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Camelot, The Complete First Season

(US DVD: 13 Oct 2011)

In a famous exchange between J.R.R. Tolkien and C.S. Lewis, the two writers discussed the nature of myth:


Lewis: Myths are lies and therefore worthless, even though lies breathed through silver. 


Tolkien:  No, they’re not lies… there are transcendent truths that are beyond us… about beauty, truth, and honor that man knows exist but cannot be seen. It is only through the language of myth that we can speak of these truths.


The legend of King Arthur is one of the most enduring myths, and the Starz channel has developed a compelling reinvention of Camelot. A strong cast is led by Joseph Fiennes, who plays Merlin with Machiavellian ferocity. Driven to shape England’s future, Merlin places a promising but feckless young Arthur (Jamie Campbell Bower) on the throne. “A king exists primarily as an idea,” Merlin tells Arthur.


Arthur’s half-sister Morgan, played with scorching intensity by Eva Green, is an erotic sorceress who also has a legitimate claim to the throne. Starz’s Camelot is a dark retelling of the Arthurian myth, as Morgan descends into the occult to strive against Merlin’s “boy king”. 


The series inverts the standard Camelot love triangle. The highborn Guinevere is engaged to Leontes, a loyal knight in Arthur’s court. When Arthur and Guinevere betray Leontes on his wedding day, a seed is planted for future discord and strife.


Seduction is a major theme throughout Camelot. The king is tempted by the beautiful Guinevere.  Morgan is seduced by power and is willing to channel dark forces to attain it. Merlin is distracted by Arthur’s mother, the widow Queen Igraine. The series is unabashedly erotic, and the sexual tensions and betrayals in Arthur’s court eventually threaten the king’s moral authority.


Yet the series aims for something higher than just another medieval soap opera. Arthur attempts to establish a rudimentary system of justice in a lawless land. Campbell gives a clever turn as the golden boy Arthur, a young king who grows in stature as the series progresses. In the first few episodes it seems that Morgan will eat Arthur alive, yet he matures before our eyes. Campbell’s performance is subtle and underplayed as he takes a backseat to the fiery theatrics of Fiennes and Green. By episode ten we sense a core of steel in Arthur that we didn’t notice before.


The first half of Season One is exceptionally strong. In one brilliant episode, “Lady of the Lake” (spoilers ahead), Merlin commissions a renowned smith to forge Excalibur. When the smith insists on delivering it personally to the king, Merlin foresees that he means to assassinate Arthur. Merlin kills the smith, but the smith’s daughter escapes with the sword.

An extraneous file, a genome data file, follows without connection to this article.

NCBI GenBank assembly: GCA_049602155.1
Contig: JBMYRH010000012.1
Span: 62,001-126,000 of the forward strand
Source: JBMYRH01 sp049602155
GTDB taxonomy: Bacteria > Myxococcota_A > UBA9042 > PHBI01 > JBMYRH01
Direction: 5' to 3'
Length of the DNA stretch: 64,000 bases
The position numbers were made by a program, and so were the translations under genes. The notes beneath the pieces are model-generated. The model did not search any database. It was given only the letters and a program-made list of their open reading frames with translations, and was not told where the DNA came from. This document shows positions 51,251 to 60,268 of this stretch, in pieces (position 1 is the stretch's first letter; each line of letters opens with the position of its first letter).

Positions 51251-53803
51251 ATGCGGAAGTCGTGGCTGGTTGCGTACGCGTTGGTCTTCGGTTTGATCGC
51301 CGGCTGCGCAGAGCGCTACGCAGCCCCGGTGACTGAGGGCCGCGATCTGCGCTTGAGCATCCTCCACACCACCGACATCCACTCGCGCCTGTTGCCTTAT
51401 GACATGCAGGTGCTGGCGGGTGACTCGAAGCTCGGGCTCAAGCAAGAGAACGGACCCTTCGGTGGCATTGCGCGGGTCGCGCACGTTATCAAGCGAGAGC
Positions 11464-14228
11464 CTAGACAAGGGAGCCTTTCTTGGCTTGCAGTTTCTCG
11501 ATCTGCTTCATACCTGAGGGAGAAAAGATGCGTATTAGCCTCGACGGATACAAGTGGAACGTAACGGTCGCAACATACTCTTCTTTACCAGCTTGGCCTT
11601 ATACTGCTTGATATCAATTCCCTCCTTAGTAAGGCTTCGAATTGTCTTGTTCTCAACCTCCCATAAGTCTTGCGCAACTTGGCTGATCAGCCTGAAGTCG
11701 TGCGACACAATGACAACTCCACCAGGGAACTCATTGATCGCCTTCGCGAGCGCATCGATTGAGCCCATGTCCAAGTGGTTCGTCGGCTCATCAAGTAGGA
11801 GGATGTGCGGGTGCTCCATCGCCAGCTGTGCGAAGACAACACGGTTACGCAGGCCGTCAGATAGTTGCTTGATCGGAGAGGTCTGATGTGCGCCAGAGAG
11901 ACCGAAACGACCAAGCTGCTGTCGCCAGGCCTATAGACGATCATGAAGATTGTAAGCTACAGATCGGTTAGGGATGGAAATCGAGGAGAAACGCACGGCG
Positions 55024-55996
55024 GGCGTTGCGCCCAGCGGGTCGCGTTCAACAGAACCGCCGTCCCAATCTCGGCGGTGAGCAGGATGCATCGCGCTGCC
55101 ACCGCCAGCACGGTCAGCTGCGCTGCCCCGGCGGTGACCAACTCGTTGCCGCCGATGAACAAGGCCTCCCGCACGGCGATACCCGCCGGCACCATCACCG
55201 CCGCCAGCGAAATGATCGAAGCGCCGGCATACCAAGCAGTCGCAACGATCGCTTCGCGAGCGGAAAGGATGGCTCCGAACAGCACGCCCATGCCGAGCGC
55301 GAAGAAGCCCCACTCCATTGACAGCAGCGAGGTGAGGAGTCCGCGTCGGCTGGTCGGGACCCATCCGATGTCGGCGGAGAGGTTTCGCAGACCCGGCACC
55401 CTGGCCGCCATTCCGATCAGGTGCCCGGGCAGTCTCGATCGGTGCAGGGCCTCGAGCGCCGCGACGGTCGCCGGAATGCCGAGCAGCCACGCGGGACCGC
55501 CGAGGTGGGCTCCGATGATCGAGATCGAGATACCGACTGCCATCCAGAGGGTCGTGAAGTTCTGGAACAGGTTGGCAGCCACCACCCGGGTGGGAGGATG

As the girl flees in a canoe across a lake, Merlin casts a spell that slowly turns the water to ice. The girl panics and topples out of the boat. As she goes under, her sword arm is trapped in ice as she drowns beneath the frozen lake. Her frozen arm remains upright as it holds Excalibur, eerily gleaming in the sun. 


When Merlin returns to Camelot, Arthur’s men ask about the origins of the sword. The guilt-stricken wizard replies: 


I rode many miles, till I came to a lake. Everywhere there was a mist and I had to stop. Then from out of the gloom a woman called to me… like a siren. From within the lake she stretched out her arm, holding this sword, clutching it. I took the blade and thanked her. She smiled and slipped back into the water, saying, ‘This is the sword of King Arthur…Excalibur’.


The episode is beautifully done, a masterpiece of storytelling that blends magic with gritty realism. It embraces what Tolkien meant—that myth expresses a higher truth that cannot be conveyed in any other way.


There are a few problems with Camelot. In the season finalé, “The Battle of Bardon Pass”, Arthur’s forces meet Morgan’s rebel army in the field. What should be a major climax falls surprisingly flat. The battle scene is inexplicably small-scale, featuring a few extras dressed in medieval garb. They attack Arthur’s knights in hand-to-hand combat around a small cottage. Perhaps budgetary constraints ruled the day, but England’s future is supposedly at stake here. An epic battle scene was needed, or at least hinted at.


Starz just recently cancelled the series and it appears that funding was pulled from the Camelot season finalé and spent elsewhere. The show had the misfortune of competing against HBO’s remarkable Game of Thrones, so the sword and sorcery market was fragmented this past season.


Nevertheless, Camelot is one of the best series of the last few years and never received the attention that it deserved. The ten-episode set of Season One is beautifully shot and scored.  DVD extras include behind-the-scenes footage and cast interviews.

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John Grassi lives in Norman, Oklahoma. His work was recently published by Centipede Press in their latest Film Studies collection, 'Night of the Living Dead'. He can be reached at john.grassi@att.net.


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